This Google Tech Talk features University of Toronto psychologist and AI expert Geoffrey Hinton speaking on Brains, Sex, and Machine Learning. He highlights the use of computer modeling to help us understands why the brain functions as it does (why cortical neurons send single, randomly timed spikes for signal processing rather than sending precise, rhythmic spikes). This talk demonstrates some of the ways the brain operates as a complex adaptive system - and, for me at least, how difficult it is to create AI systems that can even approximate the function of the brain.
Brains, Sex, and Machine Learning
Geoffrey Hinton, University of Toronto
Recent advances in machine learning cast new light on two puzzling biological phenomena. Neurons can use the precise time of a spike to communicate a real value very accurately, but it appears that cortical neurons do not do this. Instead they send single, randomly timed spikes. This seems like a clumsy way to perform signal processing, but a recent advance in machine learning shows that sending stochastic spikes actually works better than sending precise real numbers for the kind of signal processing that the brain needs to do. A closely related advance in machine learning provides strong support for a recently proposed theory of the function of sexual reproduction. Sexual reproduction breaks up large sets of co-adapted genes and this seems like a bad way to improve fitness. However, it is a very good way to make organisms robust to changes in their environment because it forces important functions to be achieved redundantly by multiple small sets of genes and some of these sets may still work when the environment changes. For artificial neural networks, complex co-adaptations between learned feature detectors give good performance on training data but not on new test data. Complex co-adaptations can be reduced by randomly omitting each feature detector with a probability of a half for each training case. This random "dropout" makes the network perform worse on the training data but the number of errors on the test data is typically decreased by about 10%. Nitish Srivastava, Alex Krizhevsky, Ilya Sutskever and Ruslan Salakhutdinov have shown that this leads to large improvements in speech recognition and object recognition.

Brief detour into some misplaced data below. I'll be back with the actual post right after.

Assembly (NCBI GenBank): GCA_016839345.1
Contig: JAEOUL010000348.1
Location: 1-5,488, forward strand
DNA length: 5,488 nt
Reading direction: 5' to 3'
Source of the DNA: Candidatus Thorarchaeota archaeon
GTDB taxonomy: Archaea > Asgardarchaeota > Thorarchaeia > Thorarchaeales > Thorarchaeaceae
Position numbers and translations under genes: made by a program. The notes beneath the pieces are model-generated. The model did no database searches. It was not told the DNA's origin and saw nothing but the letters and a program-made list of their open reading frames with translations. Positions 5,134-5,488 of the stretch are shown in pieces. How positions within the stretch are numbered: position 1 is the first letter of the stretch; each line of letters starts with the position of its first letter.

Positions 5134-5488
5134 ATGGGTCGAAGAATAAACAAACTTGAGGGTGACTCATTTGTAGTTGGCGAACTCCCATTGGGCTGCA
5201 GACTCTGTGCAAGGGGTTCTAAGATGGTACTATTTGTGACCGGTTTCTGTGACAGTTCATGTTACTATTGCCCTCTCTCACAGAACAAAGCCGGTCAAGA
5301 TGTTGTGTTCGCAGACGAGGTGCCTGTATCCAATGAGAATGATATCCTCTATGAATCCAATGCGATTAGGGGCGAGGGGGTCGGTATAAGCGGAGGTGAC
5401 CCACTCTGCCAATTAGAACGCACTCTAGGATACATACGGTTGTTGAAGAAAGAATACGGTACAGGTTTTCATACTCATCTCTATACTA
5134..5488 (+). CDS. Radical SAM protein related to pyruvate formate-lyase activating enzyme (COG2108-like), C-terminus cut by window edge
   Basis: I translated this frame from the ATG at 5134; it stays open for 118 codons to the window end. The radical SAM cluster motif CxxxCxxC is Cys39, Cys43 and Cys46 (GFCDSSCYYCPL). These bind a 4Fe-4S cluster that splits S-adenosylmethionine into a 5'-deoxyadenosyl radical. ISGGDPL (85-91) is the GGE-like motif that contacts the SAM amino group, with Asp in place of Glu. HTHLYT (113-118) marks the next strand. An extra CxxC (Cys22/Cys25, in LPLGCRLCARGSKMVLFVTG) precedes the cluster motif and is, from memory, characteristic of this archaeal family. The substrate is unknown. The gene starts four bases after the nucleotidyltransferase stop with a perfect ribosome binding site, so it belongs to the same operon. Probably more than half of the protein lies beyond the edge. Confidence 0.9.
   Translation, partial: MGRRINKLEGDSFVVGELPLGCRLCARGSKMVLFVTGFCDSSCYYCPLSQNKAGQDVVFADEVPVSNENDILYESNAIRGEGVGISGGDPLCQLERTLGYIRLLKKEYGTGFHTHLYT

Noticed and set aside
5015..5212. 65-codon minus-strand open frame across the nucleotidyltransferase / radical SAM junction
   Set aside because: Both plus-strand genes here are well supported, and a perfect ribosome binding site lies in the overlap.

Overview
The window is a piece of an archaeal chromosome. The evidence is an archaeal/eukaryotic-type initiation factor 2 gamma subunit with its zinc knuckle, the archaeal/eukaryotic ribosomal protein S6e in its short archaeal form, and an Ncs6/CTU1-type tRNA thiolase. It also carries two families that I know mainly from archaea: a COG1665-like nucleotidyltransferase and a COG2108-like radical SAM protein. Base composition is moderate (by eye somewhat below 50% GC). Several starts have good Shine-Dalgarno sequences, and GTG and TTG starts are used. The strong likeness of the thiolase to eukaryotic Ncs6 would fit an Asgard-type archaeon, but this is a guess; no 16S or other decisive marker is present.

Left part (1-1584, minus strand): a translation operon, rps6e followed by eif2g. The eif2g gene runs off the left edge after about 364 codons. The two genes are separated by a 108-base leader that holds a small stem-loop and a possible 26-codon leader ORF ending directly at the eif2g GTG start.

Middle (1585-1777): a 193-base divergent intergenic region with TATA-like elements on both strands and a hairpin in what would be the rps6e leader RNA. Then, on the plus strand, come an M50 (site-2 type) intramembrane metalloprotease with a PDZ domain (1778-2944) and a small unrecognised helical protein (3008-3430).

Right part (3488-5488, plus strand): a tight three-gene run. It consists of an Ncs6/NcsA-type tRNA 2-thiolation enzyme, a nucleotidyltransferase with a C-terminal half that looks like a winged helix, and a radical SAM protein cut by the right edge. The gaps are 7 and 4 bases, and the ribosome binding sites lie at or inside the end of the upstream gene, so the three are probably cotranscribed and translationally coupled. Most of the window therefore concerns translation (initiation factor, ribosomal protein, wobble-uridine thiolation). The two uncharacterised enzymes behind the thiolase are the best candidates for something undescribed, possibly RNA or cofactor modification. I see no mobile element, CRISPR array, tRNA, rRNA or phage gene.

Geoffrey Hinton received his BA in experimental psychology from Cambridge in 1970 and his PhD in Artificial Intelligence from Edinburgh in 1978. He spent five years as a faculty member in the Computer Science Department at Carnegie-Mellon University then moved to the Department of Computer Science at the University of Toronto where he is the director of the program on Neural Computation and Adaptive Perception which is funded by the Canadian Institute for Advanced Research. He has been awarded the David E. Rumelhart prize, the IJCAI award for research excellence, the Killam prize for Engineering and the NSERC Herzberg Gold Medal which is Canada's top award in Science and Engineering.
Geoffrey Hinton designs machine learning algorithms. His aim is to discover a learning procedure that is efficient at finding complex structure in large, high-dimensional datasets and to show that this is how the brain learns to see. He was one of the researchers who introduced the back-propagation algorithm that has been widely used for practical applications. His other contributions to neural network research include Boltzmann machines, distributed representations, time-delay neural nets, mixtures of experts, variational learning, products of experts, deep belief nets and dropout.